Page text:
“Portraits of Sam Hallick: Modern Arab Presence in Early Twentieth-Century North America" by Salah D. Hassan
ECH's newest publication, Portraits of Sam Hallick: Modern Arab Presence in Twentieth-Century North America by Salah D. Hassan marks the Embassy Cultural House's seventh in-house publication, and the first publication to be written by a single ECH contributor.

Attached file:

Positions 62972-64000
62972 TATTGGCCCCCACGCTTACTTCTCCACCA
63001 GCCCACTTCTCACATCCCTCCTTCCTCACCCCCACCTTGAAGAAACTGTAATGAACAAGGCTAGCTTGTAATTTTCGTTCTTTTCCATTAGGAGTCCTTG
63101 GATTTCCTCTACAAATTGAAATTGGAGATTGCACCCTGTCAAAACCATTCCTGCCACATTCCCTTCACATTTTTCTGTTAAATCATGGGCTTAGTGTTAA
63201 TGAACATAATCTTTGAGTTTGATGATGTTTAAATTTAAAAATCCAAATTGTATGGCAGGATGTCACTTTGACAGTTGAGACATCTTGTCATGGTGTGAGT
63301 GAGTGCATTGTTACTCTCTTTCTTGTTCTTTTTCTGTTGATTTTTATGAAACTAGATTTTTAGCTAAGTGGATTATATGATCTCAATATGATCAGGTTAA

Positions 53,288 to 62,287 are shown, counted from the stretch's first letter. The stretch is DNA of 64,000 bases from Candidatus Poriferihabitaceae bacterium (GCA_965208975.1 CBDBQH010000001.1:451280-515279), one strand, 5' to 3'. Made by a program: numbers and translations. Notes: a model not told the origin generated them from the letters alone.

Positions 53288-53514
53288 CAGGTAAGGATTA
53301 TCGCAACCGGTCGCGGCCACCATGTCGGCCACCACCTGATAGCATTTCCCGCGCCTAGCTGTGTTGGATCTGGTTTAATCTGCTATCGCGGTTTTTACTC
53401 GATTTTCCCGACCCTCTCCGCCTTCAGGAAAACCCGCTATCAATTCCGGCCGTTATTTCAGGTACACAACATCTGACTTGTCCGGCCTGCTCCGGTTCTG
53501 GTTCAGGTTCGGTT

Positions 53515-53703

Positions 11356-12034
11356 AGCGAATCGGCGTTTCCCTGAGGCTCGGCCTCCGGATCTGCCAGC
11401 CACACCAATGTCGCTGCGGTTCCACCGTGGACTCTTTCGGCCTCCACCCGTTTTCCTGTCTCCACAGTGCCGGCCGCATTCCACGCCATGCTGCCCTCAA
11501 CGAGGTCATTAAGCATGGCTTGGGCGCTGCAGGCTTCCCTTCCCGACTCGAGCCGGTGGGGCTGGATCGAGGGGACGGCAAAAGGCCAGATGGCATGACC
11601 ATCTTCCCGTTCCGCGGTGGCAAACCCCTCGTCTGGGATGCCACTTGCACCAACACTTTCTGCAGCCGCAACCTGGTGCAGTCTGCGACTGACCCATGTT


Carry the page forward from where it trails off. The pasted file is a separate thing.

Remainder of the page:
This book examines photographs of Sam Hallick, an Arab immigrant who came to the United States during the early twentieth century—a period when photography was becoming more accessible to the general public. Arabic-speaking immigrants in the US had photographers take professional portraits in their shops, on the street, in offices, or in factories. Journalists and ethnographers also took photos documenting the presence of Arabic speakers in varied locations across the United States. The main focus is on photos of Sam Hallick, the author's maternal grandfather, who arrived in the US around 1900 and lived in South Dakota before returning to his home village in the Beqa'a Valley in 1920. Hassan pieces together the story of Sam Hallick from family photos and the public record, reading the family portraits in relation to modern forms of Arab self-representation.